News, Culture & Society

Packers and Chicago Bears link arms in ‘show of unity’

The Green Bay Packers and Chicago Bears followed through on their promise to link arms at their Thursday night stand-off in Wisconsin but failed to win over a divided crowd with their demonstration. 

Earlier in the week, the Packers had asked fans to join in by linking arms in the stand as part of a unified show of ‘freedom, equality and tolerance’. 

The teams shied away from categorizing their effort as a protest. Packers Quarterback Aaron Rodgers instead described it as a ‘call to connect’, saying before the game: ‘This is not a protest. This is a unified demonstration of love and solidarity. 

‘This is about unity and love and growing together as a society and starting a conversation around something that may be a little bit uncomfortable for people.’  

As the National Anthem was sung on Thursday, players on both teams linked arms and some held their hands on their hearts.  None took a knee, the symbolic protest against police brutality and racism which has spread across the NFL in the past week after President Trump condemned it. 

Some in the stands mimicked them, joining arms in the stands as they sung along. 

Many remained unaffected and held American flags and signs complaining about the ongoing protest of NFL players during prime time games.

‘Protest on your own time, not on my dime,’ was just one of the messages from the crowd. Immediately before the  Anthem, a chant of ‘USA’ barreled through the stadium.

 

Green Bay Packers link arms at Thursday night’s game at Lambeau Field in Wisconsin on Thursday in what the team described as a ‘display of unification’ which they asked fans to join in on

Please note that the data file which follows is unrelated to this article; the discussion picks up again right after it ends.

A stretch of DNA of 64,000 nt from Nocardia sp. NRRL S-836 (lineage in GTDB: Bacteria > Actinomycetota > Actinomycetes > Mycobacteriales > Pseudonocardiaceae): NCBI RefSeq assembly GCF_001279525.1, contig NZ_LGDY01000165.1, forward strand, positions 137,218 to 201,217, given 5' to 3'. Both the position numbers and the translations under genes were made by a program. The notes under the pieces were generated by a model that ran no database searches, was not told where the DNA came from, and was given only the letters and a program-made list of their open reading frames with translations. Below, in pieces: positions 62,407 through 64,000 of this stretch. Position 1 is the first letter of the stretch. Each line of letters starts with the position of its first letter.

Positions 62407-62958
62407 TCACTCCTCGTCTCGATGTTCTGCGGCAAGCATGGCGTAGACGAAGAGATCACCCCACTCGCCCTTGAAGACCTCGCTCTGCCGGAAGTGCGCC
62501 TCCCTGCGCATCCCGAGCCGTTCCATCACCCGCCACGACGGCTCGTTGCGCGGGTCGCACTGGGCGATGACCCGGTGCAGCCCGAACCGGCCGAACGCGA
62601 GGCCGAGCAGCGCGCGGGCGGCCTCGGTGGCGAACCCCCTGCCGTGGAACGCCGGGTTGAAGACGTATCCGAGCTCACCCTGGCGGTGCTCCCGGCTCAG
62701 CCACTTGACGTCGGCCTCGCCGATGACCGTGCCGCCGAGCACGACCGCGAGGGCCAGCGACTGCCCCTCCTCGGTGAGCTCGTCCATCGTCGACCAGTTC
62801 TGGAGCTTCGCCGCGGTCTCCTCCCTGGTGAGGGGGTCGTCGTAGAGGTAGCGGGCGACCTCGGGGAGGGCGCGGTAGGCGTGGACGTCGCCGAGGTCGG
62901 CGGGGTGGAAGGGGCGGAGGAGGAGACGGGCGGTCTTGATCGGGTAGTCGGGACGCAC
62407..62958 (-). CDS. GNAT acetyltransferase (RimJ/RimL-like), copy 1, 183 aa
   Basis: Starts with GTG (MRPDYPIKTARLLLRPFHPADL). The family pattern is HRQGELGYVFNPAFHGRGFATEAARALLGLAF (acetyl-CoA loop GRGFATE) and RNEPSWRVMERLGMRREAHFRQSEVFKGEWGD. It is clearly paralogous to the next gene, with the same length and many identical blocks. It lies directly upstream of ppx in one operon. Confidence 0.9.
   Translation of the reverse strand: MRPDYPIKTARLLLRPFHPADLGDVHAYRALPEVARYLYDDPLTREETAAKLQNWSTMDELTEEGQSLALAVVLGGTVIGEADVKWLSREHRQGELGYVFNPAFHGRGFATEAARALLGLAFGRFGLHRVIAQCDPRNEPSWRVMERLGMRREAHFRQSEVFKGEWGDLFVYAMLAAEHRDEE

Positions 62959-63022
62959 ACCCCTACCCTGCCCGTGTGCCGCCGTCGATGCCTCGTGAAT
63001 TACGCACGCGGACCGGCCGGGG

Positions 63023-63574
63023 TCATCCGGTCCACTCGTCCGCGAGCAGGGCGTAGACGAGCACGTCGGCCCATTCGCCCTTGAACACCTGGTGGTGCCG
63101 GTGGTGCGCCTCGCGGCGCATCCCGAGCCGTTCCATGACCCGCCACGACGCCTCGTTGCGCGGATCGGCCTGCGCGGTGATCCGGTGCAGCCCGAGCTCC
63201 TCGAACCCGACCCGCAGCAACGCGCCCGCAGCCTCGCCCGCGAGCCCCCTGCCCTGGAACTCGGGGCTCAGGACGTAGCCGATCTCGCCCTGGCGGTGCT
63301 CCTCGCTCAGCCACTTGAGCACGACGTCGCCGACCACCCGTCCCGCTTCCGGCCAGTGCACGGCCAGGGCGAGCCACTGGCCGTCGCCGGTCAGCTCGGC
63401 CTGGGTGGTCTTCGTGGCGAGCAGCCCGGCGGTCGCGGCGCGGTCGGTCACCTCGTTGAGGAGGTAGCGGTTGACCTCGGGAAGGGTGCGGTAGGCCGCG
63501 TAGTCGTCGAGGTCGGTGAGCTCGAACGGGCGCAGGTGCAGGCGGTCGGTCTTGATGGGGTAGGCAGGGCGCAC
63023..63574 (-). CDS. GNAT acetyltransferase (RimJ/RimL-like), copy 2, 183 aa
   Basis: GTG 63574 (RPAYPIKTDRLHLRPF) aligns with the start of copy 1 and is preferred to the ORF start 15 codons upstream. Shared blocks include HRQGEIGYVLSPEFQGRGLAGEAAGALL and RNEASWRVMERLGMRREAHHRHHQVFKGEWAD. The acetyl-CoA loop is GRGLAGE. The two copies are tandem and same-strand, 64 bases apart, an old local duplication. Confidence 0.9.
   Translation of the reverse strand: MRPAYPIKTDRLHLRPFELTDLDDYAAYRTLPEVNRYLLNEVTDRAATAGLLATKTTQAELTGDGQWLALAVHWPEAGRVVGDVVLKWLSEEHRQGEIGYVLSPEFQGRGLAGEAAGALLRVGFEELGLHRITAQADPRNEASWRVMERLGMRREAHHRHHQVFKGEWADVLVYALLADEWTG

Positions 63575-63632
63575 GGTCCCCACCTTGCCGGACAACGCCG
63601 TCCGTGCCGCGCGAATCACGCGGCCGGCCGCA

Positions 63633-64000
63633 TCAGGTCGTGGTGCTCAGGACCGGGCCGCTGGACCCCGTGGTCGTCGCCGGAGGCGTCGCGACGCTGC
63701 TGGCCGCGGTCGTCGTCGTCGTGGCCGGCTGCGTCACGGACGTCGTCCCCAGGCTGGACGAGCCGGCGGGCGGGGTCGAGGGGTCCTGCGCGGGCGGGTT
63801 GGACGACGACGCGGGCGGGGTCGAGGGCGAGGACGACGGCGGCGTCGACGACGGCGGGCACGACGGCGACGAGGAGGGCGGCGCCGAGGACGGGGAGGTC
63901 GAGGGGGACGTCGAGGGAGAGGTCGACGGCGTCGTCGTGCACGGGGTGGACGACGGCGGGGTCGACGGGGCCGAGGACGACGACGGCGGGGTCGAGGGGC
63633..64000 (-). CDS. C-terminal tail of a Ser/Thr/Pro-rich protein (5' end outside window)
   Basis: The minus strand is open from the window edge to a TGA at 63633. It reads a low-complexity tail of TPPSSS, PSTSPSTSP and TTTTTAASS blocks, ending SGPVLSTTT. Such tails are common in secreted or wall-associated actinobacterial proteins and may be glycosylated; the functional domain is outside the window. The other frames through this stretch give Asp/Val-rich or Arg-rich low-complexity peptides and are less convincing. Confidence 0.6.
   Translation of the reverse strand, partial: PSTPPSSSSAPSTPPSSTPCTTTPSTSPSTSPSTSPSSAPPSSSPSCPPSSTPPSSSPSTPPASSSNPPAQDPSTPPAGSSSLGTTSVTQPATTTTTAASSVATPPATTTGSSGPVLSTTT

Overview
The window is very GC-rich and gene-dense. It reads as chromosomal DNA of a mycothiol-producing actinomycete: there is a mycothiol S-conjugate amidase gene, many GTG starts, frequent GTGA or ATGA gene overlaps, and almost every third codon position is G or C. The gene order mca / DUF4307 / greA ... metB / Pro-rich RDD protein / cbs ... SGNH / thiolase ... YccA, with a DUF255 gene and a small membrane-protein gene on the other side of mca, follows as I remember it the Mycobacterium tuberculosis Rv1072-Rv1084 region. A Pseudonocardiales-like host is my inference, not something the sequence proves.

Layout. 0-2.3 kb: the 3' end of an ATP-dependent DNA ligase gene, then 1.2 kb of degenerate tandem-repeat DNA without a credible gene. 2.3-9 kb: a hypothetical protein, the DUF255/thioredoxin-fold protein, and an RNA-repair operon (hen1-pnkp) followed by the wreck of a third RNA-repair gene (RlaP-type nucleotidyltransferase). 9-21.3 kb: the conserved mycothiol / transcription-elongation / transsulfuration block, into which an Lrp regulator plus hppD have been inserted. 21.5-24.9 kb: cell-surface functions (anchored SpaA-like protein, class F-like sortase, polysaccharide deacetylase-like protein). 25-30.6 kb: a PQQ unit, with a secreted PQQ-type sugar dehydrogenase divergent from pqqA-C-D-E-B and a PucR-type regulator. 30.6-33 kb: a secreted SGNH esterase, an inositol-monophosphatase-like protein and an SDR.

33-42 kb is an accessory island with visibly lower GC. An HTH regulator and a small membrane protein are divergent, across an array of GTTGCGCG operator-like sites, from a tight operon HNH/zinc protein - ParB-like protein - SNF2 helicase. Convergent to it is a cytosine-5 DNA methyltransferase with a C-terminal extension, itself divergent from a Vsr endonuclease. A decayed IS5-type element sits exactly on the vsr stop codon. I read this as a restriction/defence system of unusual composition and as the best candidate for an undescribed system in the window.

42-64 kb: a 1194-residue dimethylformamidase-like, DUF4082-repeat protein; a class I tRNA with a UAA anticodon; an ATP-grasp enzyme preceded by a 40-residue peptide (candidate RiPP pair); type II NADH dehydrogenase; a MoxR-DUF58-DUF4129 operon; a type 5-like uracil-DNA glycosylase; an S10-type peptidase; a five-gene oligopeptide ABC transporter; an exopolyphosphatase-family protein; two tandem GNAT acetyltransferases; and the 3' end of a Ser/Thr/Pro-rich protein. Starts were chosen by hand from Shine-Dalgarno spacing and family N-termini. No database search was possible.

Green Bay Packers Quarterback Aaron Rodgers (center) said before the game: 'This is not a protest. This is a unified show of love and solidarity' 

Green Bay Packers Quarterback Aaron Rodgers (center) said before the game: ‘This is not a protest. This is a unified show of love and solidarity’ 

Others held signs reading ‘We Stand’ and countless stuck to the time honored tradition of placing their hands on their hearts as the Anthem was sung.  Some mimicked the players, taking the Packers up on their request that they lock arms.

The division mirrored the stand-off between NFL players and President Trump who last week called for any athlete who kneels during the anthem to be fired.

The comment, coupled with his characterization of the players as ‘son of a b****’, sparked a furious debate with the league and has spawned a wider debate about whether athletes should protest on the field or court. 

NFL Commissioner Roger Goodell is standing by the players and their right to protest and such demonstrations have been seen at games across the country – and indeed overseas – ever since.  

Chiming in on the issue this week, the Packers released a statement asking their fans to join in on their demonstration on Thursday night. 

They described it not as a protest but as a ‘coming together of players’. 

Some of the players still placed their hands on the hearts while linking arms with teammates 

Some of the players still placed their hands on the hearts while linking arms with teammates 

The team said the demonstration would serve as a 'display of unification'  - but fans were not convinced 

The team said the demonstration would serve as a ‘display of unification’  – but fans were not convinced 

Visiting team the Chicago Bears mimicked their opponents, linking arms as the National Anthem was sung 

Visiting team the Chicago Bears mimicked their opponents, linking arms as the National Anthem was sung 

The Bears players followed suit, linking arms with coaches and teammates on the sidelines before the game kicked off 

The Bears players followed suit, linking arms with coaches and teammates on the sidelines before the game kicked off 

‘You will see the sons of police officers, kids who grew up in military families, people who have themselves experienced injustice and discrimination firsthand, and an array of others all linking together in a display of unity,’ the statement said.

Later, it described it as a ‘moment of unification’. Outraged fans considered it just as much a protest as taking the knee.